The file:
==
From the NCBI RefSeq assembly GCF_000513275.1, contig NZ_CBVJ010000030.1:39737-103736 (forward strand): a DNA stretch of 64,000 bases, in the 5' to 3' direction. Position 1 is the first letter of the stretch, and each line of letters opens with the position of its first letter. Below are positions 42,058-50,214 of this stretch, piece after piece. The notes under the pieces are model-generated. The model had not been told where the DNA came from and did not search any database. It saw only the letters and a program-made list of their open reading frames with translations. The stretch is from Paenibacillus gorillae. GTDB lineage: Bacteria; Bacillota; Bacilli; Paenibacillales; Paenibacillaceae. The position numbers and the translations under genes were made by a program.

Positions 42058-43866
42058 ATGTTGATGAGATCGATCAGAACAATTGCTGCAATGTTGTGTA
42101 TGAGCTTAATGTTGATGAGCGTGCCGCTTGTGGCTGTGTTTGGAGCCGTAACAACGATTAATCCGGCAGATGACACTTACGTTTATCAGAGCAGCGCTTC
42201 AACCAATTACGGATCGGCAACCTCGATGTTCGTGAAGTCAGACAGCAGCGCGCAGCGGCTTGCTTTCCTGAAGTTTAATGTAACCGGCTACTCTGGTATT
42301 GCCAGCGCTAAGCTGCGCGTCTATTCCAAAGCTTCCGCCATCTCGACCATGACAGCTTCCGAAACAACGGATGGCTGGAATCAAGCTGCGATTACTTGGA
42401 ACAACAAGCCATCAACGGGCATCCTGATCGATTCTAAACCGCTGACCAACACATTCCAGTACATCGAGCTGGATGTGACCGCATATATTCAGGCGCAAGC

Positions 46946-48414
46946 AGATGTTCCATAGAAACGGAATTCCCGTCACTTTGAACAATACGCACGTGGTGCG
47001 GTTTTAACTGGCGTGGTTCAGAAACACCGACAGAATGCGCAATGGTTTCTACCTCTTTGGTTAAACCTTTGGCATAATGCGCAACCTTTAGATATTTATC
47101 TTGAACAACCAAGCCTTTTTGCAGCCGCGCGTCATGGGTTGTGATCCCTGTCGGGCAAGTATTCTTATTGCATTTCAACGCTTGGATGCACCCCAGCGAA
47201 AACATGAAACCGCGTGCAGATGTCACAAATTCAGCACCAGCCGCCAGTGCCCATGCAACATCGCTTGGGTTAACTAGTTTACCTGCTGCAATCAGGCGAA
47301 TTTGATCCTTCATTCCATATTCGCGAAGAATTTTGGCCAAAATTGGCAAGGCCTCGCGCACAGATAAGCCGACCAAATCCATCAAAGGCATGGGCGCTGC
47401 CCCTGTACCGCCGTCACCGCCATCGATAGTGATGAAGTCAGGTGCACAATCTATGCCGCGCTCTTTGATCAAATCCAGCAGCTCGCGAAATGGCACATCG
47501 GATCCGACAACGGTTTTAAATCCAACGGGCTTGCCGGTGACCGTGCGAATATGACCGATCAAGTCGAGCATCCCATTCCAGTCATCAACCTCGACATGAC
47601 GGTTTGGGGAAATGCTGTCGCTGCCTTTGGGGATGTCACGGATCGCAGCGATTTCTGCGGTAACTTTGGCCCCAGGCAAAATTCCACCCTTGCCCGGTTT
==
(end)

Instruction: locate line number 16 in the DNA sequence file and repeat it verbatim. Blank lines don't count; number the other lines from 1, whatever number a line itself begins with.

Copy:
47601 GGTTTGGGGAAATGCTGTCGCTGCCTTTGGGGATGTCACGGATCGCAGCGATTTCTGCGGTAACTTTGGCCCCAGGCAAAATTCCACCCTTGCCCGGTTT